Saturday, September 27, 2003

Big off-field changes coming in college football



By JOE BIDDLE
The Tennessean

What is happening off the field in college football could turn out to be more intriguing than what transpires between the lines this season.

No, we're not talking about Florida State's Chris Rix and his attempt to quarterback sneak into unauthorized parking spaces on campus.

We're talking changing the landscape as we know it today.

The ACC's summer raid that plucked Miami and Virginia Tech from the ranks of the Big East started the ball rolling.

It gave the ACC 11 members. The league petitioned the NCAA to allow it to have a championship game in football despite the rule that requires a minimum of 12 teams.

Two NCAA committees have already turned thumbs down on the petition and it is not expected to come out favorable for the ACC.

Thus, the hunt for No. 12.

All ACC eyes turned Irish, as in Notre Dame.

Big East Commissioner Mike Tranghese could have warned the ACC to save its breath. He has issued a standing invitation for Notre Dame to join the Big East in football. Fat chance. Even though the Irish belong to the Big East in all other sports, they are autonomous in football.

Notre Dame is the only football program in the country that has enough power and support to stand alone. It has its own lucrative television contract and doesn't have to share.

So all this perceived plan that would have Notre Dame's football program joining the ACC in incremental stages is silly.

Other conferences have felt the fallout. When Big East presidents meet Nov. 4, they are expected to invite Louisville and Cincinnati to play all sports and take in DePaul and Marquette as non-football playing members.

The Big East would then have eight schools playing both football and basketball, eight playing basketball and divide into East and West Divisions. There is a longshot possibility they could soar to 16 teams in basketball and eight in football.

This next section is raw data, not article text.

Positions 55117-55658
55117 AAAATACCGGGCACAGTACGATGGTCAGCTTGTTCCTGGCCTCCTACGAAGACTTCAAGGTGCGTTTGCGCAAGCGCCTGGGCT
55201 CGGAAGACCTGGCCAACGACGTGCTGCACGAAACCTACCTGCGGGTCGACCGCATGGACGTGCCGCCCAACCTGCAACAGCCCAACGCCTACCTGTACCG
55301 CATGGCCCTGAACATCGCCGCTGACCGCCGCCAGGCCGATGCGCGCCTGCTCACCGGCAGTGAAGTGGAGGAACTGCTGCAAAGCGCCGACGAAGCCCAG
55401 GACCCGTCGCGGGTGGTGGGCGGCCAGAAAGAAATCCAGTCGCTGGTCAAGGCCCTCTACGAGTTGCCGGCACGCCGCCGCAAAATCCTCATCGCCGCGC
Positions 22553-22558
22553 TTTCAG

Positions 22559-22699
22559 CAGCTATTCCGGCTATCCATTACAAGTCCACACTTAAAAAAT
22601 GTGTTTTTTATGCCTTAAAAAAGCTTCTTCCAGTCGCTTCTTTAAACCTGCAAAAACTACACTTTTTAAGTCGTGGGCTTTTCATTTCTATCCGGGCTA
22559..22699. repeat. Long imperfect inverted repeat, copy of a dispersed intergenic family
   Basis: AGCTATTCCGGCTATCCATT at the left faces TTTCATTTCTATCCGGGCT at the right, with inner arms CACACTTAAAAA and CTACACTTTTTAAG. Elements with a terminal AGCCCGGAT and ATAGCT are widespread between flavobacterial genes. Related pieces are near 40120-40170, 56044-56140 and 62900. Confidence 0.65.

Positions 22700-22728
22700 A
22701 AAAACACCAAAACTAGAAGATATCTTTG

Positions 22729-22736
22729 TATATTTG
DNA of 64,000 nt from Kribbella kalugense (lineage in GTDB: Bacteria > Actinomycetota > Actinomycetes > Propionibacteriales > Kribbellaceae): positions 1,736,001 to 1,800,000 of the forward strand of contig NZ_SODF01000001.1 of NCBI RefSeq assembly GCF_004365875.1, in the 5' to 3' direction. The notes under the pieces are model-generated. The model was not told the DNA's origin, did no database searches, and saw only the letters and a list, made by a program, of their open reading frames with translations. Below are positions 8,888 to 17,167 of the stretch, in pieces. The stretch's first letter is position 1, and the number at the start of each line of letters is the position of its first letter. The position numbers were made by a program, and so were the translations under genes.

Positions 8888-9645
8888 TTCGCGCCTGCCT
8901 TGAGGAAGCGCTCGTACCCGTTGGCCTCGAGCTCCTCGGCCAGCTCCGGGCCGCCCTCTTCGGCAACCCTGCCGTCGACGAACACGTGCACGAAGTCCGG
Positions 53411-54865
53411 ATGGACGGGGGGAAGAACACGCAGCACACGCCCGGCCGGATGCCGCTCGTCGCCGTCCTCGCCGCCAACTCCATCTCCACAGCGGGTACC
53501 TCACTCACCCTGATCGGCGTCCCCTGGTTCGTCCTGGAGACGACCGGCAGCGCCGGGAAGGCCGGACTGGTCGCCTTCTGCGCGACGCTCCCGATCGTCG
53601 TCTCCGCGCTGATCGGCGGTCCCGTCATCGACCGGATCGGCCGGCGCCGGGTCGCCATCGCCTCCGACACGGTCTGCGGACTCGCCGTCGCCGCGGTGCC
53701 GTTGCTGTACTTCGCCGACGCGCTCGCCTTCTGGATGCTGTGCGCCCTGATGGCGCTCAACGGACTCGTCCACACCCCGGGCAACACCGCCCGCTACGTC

Conference USA is expected to train its sights on SMU and Rice, giving them four Texas schools and a better fit for SMU and Rice. If not Rice, look for Central Florida to fit in somewhere.

This is all centered around big time football and the BCS.

I don't know how long it will take, probably no longer than 10 years, but the day will come when current BCS conferences split away from the others in some form or fashion.

The top six conferences will be involved in the BCS, or more likely, a playoff system. I can see them breaking away from the NCAA and generating enough revenue through television contracts and possible stipends from the NFL to pay football players while they are in school.

What does that mean for the Vanderbilts of the world? They will either have to get in, or get out. Although a charter member, Vanderbilt could be forced to leave the SEC and be replaced by a school that places more emphasis on football.

Make no mistake. The model 10 years from now will not look the same. Only the strong will survive. Other schools will be left behind to find, or create, their particular niche.

It's coming. Be forewarned.




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